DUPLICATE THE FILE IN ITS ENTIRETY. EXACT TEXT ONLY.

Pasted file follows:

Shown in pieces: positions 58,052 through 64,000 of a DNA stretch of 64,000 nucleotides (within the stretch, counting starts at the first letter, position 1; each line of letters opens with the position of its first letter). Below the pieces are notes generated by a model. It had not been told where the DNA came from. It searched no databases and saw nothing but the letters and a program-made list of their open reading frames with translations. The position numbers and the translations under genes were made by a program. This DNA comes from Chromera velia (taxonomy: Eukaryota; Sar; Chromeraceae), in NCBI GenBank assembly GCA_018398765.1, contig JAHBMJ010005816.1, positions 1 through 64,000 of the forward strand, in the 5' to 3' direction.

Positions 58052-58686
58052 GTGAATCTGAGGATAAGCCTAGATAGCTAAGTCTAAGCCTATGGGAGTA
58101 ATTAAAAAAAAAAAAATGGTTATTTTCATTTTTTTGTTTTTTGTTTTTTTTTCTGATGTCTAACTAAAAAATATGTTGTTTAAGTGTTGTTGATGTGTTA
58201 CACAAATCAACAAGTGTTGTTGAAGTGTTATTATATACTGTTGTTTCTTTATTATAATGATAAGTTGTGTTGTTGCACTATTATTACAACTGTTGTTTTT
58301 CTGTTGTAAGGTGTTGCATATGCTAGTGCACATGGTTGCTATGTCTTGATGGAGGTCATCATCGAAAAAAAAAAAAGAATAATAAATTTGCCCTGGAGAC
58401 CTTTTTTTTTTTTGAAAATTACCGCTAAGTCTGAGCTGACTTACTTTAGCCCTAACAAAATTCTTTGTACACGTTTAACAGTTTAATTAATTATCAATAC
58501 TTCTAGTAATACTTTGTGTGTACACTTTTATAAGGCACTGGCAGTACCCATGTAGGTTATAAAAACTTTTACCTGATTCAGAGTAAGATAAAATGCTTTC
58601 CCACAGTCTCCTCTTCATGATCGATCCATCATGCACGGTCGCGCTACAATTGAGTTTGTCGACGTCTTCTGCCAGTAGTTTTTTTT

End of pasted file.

Shown in pieces: positions 58,052 through 64,000 of a DNA stretch of 64,000 nucleotides (within the stretch, counting starts at the first letter, position 1; each line of letters opens with the position of its first letter). Below the pieces are notes generated by a model. It had not been told where the DNA came from. It searched no databases and saw nothing but the letters and a program-made list of their open reading frames with translations. The position numbers and the translations under genes were made by a program. This DNA comes from Chromera velia (taxonomy: Eukaryota; Sar; Chromeraceae), in NCBI GenBank assembly GCA_018398765.1, contig JAHBMJ010005816.1, positions 1 through 64,000 of the forward strand, in the 5' to 3' direction.

Positions 58052-58686
58052 GTGAATCTGAGGATAAGCCTAGATAGCTAAGTCTAAGCCTATGGGAGTA
58101 ATTAAAAAAAAAAAAATGGTTATTTTCATTTTTTTGTTTTTTGTTTTTTTTTCTGATGTCTAACTAAAAAATATGTTGTTTAAGTGTTGTTGATGTGTTA
58201 CACAAATCAACAAGTGTTGTTGAAGTGTTATTATATACTGTTGTTTCTTTATTATAATGATAAGTTGTGTTGTTGCACTATTATTACAACTGTTGTTTTT
58301 CTGTTGTAAGGTGTTGCATATGCTAGTGCACATGGTTGCTATGTCTTGATGGAGGTCATCATCGAAAAAAAAAAAAGAATAATAAATTTGCCCTGGAGAC
58401 CTTTTTTTTTTTTGAAAATTACCGCTAAGTCTGAGCTGACTTACTTTAGCCCTAACAAAATTCTTTGTACACGTTTAACAGTTTAATTAATTATCAATAC
58501 TTCTAGTAATACTTTGTGTGTACACTTTTATAAGGCACTGGCAGTACCCATGTAGGTTATAAAAACTTTTACCTGATTCAGAGTAAGATAAAATGCTTTC
58601 CCACAGTCTCCTCTTCATGATCGATCCATCATGCACGGTCGCGCTACAATTGAGTTTGTCGACGTCTTCTGCCAGTAGTTTTTTTT